Rimpoche reached Lhasa on the eve of the invasion and told his brother everything. His advice probably contributed to the young Dalai Lama and the Tibetan cabinet’s decision to leave Lhasa after Chamdo had fallen. When the Tibetan government and the Dalai Lama chose to remain temporarily in Dhromo in the Chumbi valley, Rimpoche decided to continue on to India. Once in India his old friend Tilopa Rimpoche (the Dilowa Hutukhtu) contacted him. He told Taktser that arrangements had been made through the Committee for Free Asia (a CIA front) for him to travel to the United States. This eminent Mongol Lama, who had survived Stalin’s purges, had been invited to the United States in 1949 as a resident scholar at Johns Hopkins University. The American who made this possible was the distinguished orientalist, Owen Lattimore, who was then a key consultant of the United States State Department’s Far Eastern affairs. It is ironic that someone who aided this Mongol lama and (indirectly) Taktser Rimpoche to escape Communist persecution should later became a principal target of Senator McCarthy’s infamous anti-Communist witch-hunts and face false charges of being a “top Soviet agent”.
Rimpoche didn’t have an easy time of it in the States, what with bad health, lack of English and insufficient funds. But he gradually learned English (at Berkeley) and even mastered Japanese when staying in a Japanese monastery for some years when the Government of India did not renew his expired IC and the American government was not helpful about giving him asylum. The CIA had lost their initial interest in him after the Tibetan delegate in Beijing signed the 17 Point Agreement and the Dalai Lama returned to Lhasa. Finally, after about three years his friends in the World Church Services secured permission for Rimpoche to return to the United States. He earned a modest income giving Tibetan classes to a handful of students as a part of a non-credited course at Columbia University, while his servant Dhondup Gyaltsen worked in a factory. I got the impression from his autobiography that Rimpoche spent his evenings in his small New York apartment making soup (most probably thinthuk soup) “…according to a typical Tibetan recipe”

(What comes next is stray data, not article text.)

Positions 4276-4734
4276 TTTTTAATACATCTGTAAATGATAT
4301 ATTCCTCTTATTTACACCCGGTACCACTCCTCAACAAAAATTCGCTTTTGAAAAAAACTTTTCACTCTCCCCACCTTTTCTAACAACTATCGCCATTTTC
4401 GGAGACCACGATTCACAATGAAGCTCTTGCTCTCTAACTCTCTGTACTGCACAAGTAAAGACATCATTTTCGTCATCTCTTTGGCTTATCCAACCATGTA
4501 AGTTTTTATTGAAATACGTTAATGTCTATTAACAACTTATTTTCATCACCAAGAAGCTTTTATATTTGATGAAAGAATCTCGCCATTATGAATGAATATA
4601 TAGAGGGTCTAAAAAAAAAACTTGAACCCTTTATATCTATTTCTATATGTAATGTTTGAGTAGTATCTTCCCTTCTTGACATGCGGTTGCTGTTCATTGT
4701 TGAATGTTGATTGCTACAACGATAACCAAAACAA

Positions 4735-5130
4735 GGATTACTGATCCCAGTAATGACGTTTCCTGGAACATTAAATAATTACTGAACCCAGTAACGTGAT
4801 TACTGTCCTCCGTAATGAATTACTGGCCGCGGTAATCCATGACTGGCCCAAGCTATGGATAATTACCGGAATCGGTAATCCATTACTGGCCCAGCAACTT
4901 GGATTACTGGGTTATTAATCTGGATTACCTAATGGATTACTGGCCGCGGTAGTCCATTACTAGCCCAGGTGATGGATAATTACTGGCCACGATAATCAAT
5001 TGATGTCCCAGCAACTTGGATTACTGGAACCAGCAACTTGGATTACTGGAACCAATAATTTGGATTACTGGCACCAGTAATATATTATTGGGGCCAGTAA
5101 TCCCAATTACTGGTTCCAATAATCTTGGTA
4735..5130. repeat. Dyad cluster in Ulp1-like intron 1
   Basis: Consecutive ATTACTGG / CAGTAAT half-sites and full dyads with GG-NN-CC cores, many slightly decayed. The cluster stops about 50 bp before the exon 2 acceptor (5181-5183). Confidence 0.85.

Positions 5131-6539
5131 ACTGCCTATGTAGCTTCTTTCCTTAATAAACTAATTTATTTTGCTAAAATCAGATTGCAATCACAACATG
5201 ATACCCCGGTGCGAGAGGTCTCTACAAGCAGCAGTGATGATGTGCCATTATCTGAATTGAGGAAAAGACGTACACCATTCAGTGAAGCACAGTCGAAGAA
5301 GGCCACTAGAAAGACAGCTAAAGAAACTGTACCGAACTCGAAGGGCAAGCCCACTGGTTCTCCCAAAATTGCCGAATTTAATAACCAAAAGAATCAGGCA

This was at a time when Tibet was having its honeymoon period with the Communists and many merchants, lamas, monasteries, aristocrats and yabshi were reveling in the dayuan silver the Chinese were spreading around Tibet. Many of Rimpoche’s old acquaintances tried to convince him to return to Tibet including some of his own relatives, as he frankly mentions in his biography. But Rimpoche was convinced that the easy money and strident affability offered by the Communists was a passing phase and that there would be a reckoning soon. His younger brother Gyalo Thondup who had studied at a Guomindang school in Nanjing was also distrustful of the Communists and escaped to India from China.
When the Dalai Lama came to India in 1956 for the Buddha Jayanti celebrations, Rimpoche immediately flew to India where with Gyalo Thondup he tried to persuade his brother to seek asylum in India. Other Tibetan leaders in exile as the former Prime Minister, Lukhangwa, pleaded with the Dalai Lama not to return to Tibet. But in the end the Dalai Lama consulted the state oracle. The Dalai Lama mentions in his Compassion in Exile that Lukhangwa refused to leave the room even when the oracle became angry with him. The old aristocrat warned the Dalai Lama “When men become desperate they consult the gods. And when gods become desperate, they tell lies.” But the Dalai Lama returned to Lhasa.